🎨 Another beautiful sunset in Tucson.
🎨 Another beautiful sunset in Tucson.
⛪️ In John 7, John says that the Holy Spirit had not come because Jesus was not yet glorified. What did he mean and why is this important? Today, I jam packed a long morning sermon with answers to these questions.
A lady recently commissioned my wife to paint a helmet for her foster daughter. As usual, Della poured her heart into her painting and it turned out beautifully, including this amazing and famous verse 14a from Psalm 139.
I praise you, for I am fearfully and wonderfully made. (ESV)
אוֹדְךָ עַל כִּי נוֹרָאוֹת נִפְלֵיתִי (HMT)
While the helmet work was in progress, Della showed the painted verse to a friend who asked us what we thought the verse meant. In particular, she wondered, “What does it mean that we are fearfully made?”
Or, to put it another way, how should this little girl think about herself when she wears her helmet? How should other people think about her when they see her and her verse?
Part of the difficulty of understanding this verse comes from the translation I copied above and others like it. This translation tends to focus our attention on the verb made, which does not have an equivalent Hebrew word in the original but added for clarity. The result is that it seems to suggest that God was filled with fear and wonder when he made us, but that’s not what this verse means.
It might help to know that the phrase fearfully and wonderfully made is translated from only two words.
Because of the nature of the second word, the verb, fearfully, is less about God’s making and more about what he has made. So I’d suggest this as a better translation:
“I praise you because I am a made fearfully distinct.”
For this translation, I was helped by O. T. scholars Bruce Waltke and Erike Moore, who suggest “fearfully extraordinary” as another possible translation.
But now that we know how fearfully works grammatically, what does it mean?
This might help: Think about what you would mean if you entered a room and said that it was “fearfully dark”. You would not be describing the actions of the room or the actions of darkness, but how something about the darkness of the room made you feel fear. Something similar to that is going on here. Verse 14 isn’t saying that God was afraid when he made David, but that David felt a sense of fear when he considered his amazing body that God had made.
But why be afraid? It’s because what David felt was more than just shaking in his boots. In other parts of the Bible, for example, instead of “fearful” translators will use the word “awesome”. Here’s one example:
When you did awesome things that we did not look for, when you came down the mountains quaked at your presence. (Isaiah 64:3)
This particular fear that David felt has a longer name, in the Bible. It’s called the fear of the LORD, or the fear of Yahweh. And the fear of Yahweh is a bigger idea and feeling than just being afraid.
The fear of Yahweh is a combination of reverence, awe, fear, and love for God whenever his awesome power settles into our consciousness. It’s the feeling you get when you stand on the edge of his Grand Canyon or under his galaxies and stars on a dark night. It’s the feeling you get when you consider that God became man to die for sinners like you and me. And it is the feeling you get when you stop, as David did, and think deeply about what God did when he gave you your amazing body.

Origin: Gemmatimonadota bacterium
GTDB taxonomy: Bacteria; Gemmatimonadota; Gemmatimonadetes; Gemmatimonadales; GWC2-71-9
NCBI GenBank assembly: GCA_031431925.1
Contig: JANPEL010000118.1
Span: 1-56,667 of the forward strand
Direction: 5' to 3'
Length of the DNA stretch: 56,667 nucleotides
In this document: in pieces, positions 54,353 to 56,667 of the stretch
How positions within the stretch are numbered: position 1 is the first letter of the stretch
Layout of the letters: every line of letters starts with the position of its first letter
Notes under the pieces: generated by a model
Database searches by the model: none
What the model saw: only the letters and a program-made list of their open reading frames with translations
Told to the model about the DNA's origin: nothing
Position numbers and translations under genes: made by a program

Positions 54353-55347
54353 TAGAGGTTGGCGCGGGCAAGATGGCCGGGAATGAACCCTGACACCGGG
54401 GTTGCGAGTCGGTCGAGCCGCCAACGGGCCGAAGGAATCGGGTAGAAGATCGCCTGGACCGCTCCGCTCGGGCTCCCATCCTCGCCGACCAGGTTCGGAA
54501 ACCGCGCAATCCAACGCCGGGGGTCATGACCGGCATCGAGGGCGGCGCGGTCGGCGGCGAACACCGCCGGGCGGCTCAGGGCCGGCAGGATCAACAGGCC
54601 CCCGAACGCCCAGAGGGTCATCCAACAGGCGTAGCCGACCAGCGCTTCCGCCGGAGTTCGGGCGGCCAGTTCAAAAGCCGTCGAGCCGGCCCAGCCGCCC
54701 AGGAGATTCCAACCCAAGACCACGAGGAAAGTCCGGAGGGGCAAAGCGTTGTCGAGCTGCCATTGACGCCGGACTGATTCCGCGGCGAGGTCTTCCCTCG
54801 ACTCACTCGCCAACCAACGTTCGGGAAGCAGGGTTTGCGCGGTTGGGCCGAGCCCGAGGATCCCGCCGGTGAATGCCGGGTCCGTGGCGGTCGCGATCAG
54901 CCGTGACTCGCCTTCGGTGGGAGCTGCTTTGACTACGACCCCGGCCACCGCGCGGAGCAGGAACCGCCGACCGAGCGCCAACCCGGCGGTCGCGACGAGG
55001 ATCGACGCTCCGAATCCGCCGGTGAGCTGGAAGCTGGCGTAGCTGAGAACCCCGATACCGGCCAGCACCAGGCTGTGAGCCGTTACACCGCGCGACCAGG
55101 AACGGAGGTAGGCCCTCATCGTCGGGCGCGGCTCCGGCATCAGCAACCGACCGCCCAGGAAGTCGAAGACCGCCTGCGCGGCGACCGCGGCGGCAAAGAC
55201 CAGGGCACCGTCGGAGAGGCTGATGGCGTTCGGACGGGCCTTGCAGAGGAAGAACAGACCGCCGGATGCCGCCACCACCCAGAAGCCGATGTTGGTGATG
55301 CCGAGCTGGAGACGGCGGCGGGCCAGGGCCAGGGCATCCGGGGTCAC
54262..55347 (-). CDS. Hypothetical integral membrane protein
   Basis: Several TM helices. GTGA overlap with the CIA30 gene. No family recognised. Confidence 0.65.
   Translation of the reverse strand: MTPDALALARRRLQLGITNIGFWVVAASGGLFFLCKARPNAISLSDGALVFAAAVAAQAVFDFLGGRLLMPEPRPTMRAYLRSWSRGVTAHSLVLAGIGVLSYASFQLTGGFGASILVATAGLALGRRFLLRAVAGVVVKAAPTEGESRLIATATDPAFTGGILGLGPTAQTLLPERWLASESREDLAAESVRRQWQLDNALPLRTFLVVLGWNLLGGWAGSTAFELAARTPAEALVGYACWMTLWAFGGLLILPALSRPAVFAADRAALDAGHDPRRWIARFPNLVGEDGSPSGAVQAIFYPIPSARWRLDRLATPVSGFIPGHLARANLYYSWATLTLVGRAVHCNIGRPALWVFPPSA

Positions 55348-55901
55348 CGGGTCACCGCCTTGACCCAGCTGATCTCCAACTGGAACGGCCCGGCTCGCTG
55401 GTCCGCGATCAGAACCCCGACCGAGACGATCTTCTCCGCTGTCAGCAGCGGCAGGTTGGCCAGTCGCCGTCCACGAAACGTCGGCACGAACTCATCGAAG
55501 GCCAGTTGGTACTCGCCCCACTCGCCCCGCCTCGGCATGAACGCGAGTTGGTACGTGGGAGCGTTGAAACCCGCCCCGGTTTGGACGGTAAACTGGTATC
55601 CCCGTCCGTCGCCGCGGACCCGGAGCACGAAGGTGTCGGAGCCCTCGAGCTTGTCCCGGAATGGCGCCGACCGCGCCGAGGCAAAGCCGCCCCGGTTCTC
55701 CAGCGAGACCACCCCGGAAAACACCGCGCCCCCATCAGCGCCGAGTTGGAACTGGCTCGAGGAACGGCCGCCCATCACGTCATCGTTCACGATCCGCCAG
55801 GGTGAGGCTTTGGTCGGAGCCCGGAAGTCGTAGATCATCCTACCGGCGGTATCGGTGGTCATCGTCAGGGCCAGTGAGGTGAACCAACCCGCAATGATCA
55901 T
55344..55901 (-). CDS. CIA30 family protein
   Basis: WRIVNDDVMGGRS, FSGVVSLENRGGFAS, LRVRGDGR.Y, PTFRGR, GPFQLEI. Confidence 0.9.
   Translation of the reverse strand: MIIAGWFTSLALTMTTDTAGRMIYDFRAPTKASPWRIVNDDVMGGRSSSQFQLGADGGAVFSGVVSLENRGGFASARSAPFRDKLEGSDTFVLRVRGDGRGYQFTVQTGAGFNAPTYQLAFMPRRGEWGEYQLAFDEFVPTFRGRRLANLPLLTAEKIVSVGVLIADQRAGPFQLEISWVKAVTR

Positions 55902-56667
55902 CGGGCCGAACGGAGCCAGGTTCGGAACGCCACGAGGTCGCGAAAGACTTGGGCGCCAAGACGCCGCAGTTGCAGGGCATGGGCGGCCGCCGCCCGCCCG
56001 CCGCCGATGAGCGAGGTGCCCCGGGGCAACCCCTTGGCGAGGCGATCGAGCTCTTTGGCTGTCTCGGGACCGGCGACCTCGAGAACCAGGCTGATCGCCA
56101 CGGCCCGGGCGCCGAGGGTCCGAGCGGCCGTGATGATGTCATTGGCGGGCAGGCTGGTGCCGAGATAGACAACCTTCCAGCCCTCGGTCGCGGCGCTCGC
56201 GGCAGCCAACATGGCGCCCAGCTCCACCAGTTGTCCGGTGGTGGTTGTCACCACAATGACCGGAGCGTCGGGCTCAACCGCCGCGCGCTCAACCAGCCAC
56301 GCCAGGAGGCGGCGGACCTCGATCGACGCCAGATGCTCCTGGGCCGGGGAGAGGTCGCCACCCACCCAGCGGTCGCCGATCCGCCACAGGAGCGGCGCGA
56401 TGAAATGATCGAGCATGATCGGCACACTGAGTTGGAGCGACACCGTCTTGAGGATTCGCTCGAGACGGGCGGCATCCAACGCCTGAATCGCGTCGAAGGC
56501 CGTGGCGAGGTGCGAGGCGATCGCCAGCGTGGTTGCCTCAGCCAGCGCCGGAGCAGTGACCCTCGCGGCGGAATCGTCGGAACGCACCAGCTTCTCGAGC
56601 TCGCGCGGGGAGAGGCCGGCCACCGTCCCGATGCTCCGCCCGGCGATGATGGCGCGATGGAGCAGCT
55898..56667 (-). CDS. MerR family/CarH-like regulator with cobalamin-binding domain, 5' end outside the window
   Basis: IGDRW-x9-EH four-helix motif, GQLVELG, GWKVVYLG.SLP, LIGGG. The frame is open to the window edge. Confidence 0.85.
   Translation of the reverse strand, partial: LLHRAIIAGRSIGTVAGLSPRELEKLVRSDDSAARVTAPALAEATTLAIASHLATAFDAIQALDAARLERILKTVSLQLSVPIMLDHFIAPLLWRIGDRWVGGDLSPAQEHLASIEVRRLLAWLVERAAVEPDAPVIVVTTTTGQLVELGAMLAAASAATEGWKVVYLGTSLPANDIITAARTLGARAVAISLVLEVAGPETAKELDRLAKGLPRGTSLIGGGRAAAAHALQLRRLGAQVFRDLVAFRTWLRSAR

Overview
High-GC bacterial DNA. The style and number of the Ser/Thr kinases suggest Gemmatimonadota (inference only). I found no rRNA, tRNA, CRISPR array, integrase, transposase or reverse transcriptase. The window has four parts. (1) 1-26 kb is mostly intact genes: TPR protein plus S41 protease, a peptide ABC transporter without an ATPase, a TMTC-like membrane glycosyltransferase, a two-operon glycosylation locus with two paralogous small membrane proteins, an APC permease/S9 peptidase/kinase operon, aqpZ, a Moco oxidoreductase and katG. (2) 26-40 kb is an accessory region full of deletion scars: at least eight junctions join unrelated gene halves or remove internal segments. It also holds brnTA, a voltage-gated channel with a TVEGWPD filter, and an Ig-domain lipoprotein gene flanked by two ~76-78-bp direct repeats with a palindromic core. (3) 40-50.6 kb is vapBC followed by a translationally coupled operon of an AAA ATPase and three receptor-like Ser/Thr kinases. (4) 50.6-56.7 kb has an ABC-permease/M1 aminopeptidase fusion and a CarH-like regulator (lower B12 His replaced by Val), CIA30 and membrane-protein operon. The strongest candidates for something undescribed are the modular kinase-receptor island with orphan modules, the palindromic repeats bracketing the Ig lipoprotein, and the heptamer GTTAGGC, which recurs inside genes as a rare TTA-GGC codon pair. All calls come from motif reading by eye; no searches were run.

Reflecting on our bodies in this Godward way is good for so many reasons.
It makes me smile to think that this little girl gets to walk around with this particular verse on her head.
You may not get to wear a crown like hers, but you do have an amazing body made by the almighty God. And when you understand the story of God, the world, and you, you’ll learn to praise and fear him for it, just like David did.
Here’s some more of Psalm 139:
For you formed my inward parts; you knitted me together in my mother’s womb. I praise you, for I am fearfully and wonderfully made. Wonderful are your works; my soul knows it very well. My frame was not hidden from you, when I was being made in secret, intricately woven in the depths of the earth. Your eyes saw my unformed substance; in your book were written, every one of them, the days that were formed for me, when as yet there was none of them.
Read the whole Psalm at esv.org.
📕 You can now get a PDF of the Trinity Psalter Hymnal. Very handy.
🌴 I’ve seen prickly pear growing out of rain gutters before but never on the side of a palm tree.
📚 In another translation gift from David Noe, Beza writes a fervent letter to a Polish prince about the Trinity and against those who were leading people astray.
🧘♂️ Mindfulness is Loaded with (Troubling) Metaphysical Assumptions by Sahanika Ratnayake is spot on. Ed Clowney wouldn’t disagree, and he goes further by explaining how the metaphysical support for the (good) assumptions Ratnayake makes is found in Christian theology.
🎯 Kevin Vanhoozer explains the goal of doctrine:
The goal of doctrine is to help people understand the story of which they are a part—the drama of redemption—so well that they know what to say and do to correspond and continue it, even though the cultural scenery has changed.
📚 Finished: Scaling Leadership by Robert Anderson and William Adams. It’s very similar to Mastering Leadership and better in a few ways.
🤔 Think about this: Jesus is one person with two natures. You can understand what that means by considering how the Bible says Jesus knows or doesn’t know certain things.